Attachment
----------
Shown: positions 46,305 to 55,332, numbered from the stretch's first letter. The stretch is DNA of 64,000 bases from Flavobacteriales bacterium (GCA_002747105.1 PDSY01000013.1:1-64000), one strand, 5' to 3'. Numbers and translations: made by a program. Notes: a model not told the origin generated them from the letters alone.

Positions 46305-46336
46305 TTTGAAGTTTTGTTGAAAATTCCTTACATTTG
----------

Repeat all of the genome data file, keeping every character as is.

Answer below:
Shown: positions 46,305 to 55,332, numbered from the stretch's first letter. The stretch is DNA of 64,000 bases from Flavobacteriales bacterium (GCA_002747105.1 PDSY01000013.1:1-64000), one strand, 5' to 3'. Numbers and translations: made by a program. Notes: a model not told the origin generated them from the letters alone.

Positions 46305-46336
46305 TTTGAAGTTTTGTTGAAAATTCCTTACATTTG